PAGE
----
Does tyre age matter? Yes.
The team at Bud’s Tyres are here to answer all of your tyre age safety questions. Tyre age is crucial to your safety and the safety of your passengers. Tyres should be replaced if they were manufactured more than 10 years ago with new tyres. Retailers are not permitted to sell tyres if they are 5 years old from the date of manufacture. Tyres are considered new for up to 5 years from the date of production. If the minimum tread depth of 1.5mm has not been reached they will still need to be replaced after 10 years. Furthermore, if they are still functional when driving and appear to be in usable condition they will need to be replaced. We recommend old tyres are replaced from 7-10 years after the date of manufacture.
While most of us have never seen our tyres last 10 years there are a number of individuals who do reach that 10 year mark. For example car owners who travel very short distances with premium tyres on perfect road conditions may get their tyres to the decade mark. If you seek alternative methods of transport or find yourself with a ‘weekend’ or ‘hobby’ car or trailer you may also be one of these individuals. This rule includes your spare tyre. Regardless, it is important to know. Whilst there is no legislation in Australia to govern tyre age there is an elusive used-by-date that all tyre retailers follow based on the guidelines of tyre manufactures. It is beneficial to make note that new tyres may range from a few months to several years before purchase. This is not uncommon.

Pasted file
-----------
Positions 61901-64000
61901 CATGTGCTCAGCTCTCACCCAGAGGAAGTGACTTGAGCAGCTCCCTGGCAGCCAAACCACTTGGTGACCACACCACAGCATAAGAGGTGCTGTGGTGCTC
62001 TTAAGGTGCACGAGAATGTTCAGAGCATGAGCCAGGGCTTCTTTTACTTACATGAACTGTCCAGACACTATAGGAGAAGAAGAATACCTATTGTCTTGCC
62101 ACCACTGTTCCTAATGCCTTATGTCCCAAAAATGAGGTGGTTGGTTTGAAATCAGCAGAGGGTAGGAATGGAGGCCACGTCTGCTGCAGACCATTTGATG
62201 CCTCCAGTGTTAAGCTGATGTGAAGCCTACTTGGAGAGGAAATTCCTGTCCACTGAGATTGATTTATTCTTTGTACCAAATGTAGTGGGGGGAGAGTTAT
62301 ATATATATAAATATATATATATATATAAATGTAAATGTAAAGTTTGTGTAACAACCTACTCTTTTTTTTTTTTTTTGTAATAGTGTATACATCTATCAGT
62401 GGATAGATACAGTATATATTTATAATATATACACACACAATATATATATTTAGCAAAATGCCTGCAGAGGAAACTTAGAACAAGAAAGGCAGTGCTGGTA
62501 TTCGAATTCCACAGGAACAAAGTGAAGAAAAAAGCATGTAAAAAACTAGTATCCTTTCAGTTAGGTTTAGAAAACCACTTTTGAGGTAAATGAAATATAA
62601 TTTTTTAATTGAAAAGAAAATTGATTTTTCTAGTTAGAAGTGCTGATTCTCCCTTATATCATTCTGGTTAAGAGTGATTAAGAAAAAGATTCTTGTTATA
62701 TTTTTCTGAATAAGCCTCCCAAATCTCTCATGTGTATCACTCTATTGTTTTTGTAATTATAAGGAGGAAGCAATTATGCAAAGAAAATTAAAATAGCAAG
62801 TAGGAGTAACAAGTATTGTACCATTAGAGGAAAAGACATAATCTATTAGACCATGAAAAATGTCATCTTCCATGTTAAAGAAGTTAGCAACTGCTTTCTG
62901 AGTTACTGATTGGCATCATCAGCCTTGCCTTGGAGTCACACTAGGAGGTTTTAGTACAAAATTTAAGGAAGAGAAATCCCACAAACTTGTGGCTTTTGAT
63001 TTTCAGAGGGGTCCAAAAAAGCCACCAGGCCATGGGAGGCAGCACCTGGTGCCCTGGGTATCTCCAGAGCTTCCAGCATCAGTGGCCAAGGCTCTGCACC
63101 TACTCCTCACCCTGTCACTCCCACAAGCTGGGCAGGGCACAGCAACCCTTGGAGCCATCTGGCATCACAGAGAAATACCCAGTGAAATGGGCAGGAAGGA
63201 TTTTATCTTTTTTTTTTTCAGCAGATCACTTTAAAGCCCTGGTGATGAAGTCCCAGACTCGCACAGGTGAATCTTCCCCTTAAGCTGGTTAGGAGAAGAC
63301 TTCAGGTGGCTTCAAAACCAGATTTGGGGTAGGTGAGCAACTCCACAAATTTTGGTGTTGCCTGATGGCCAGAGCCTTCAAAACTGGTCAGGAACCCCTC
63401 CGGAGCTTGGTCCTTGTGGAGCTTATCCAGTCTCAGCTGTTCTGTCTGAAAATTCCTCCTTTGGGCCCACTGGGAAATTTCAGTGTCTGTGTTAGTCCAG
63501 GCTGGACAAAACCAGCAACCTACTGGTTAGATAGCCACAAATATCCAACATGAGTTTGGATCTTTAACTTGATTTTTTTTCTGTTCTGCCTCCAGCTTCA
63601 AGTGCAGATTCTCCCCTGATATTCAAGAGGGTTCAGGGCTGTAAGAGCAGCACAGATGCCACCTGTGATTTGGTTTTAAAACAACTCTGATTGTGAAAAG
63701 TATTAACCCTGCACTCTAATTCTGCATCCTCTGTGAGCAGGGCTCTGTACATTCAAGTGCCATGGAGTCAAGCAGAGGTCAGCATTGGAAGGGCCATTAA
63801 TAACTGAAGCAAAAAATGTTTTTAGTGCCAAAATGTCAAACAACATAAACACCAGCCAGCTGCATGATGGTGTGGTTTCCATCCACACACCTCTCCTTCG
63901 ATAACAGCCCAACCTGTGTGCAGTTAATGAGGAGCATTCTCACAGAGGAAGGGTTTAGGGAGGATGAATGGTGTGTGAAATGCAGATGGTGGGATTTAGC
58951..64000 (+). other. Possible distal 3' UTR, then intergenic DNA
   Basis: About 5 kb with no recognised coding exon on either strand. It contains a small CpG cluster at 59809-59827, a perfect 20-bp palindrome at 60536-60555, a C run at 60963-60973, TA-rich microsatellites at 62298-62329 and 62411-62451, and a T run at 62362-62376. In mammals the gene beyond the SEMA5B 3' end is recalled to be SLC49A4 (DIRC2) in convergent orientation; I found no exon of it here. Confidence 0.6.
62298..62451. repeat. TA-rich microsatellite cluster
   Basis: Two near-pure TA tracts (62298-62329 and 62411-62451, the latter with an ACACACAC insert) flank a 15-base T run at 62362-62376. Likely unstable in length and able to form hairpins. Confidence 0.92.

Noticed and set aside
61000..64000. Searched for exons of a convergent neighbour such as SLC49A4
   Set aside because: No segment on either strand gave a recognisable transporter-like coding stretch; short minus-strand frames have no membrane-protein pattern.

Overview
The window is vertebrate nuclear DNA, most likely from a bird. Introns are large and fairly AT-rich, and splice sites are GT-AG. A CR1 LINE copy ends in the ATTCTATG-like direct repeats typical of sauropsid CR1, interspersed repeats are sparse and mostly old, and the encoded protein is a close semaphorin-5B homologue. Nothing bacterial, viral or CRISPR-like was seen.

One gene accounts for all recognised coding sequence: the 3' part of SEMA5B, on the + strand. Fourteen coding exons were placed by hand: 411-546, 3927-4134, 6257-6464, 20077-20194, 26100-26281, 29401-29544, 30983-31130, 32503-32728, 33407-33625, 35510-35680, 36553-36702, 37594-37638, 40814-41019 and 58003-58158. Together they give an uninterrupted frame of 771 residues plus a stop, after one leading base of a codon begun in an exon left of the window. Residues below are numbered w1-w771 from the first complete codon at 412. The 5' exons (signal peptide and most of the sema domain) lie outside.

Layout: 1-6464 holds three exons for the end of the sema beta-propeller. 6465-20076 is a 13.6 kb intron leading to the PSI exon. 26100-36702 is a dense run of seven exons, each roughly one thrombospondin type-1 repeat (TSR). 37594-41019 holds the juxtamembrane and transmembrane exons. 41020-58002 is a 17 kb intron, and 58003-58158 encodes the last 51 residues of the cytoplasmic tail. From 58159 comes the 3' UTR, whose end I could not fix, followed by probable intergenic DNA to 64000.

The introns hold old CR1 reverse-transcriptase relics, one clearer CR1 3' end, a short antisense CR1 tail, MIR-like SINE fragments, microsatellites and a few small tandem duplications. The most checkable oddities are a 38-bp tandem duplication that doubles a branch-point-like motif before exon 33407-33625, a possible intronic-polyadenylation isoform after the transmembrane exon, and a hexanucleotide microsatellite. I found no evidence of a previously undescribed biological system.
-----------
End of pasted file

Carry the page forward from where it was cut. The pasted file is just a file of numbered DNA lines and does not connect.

How old are my tyres?
All tyres sold for use within Australia must be approved by the Department of Transport and will contain a tyre identification number detailing a number of things including date of manufacture. This sequence of numbers will be found on the tyre sidewall and contains the week of the year and year. For example the code ‘1221′ will outline that the tyre was made in the 12th week of the year 2021.
Signs of tyre age
Tread depth is often used as a guide as for when tyres should be replaced. However, your tyre may actually deteriorate quicker with age. Tyres are made of different rubber compounds and materials such as steel. Due to the oxidation process, rubber is exposed to oxygen it will start to crack as it dries out. Cracks will begin to form beneath the surface but may also appear on the external surface. The rubber and steel bond may be compromised or the steel and rubber can separated from the tyre. This is even more relevant when the tyre is placed under load. In Australia the heat can also speed up the ageing process. If you find yourself inflating your tyre more frequently this may be a sign of tyre age and subsequent tyre failure. Spare tyres and tyres that have been store or used irregularly may perish.
Ask the experts
The team at Bud’s Tyres can give you all the information on tyre age individual to you and your vehicle. Certain vehicles and tyre brands may need to be replaced sooner. We offer free tyre safety checks in-store if you have any concerns. Whilst online information can be relevant you may be missing crucial information key to your habits as a motorist. Give us a call or text on 0402666707 today.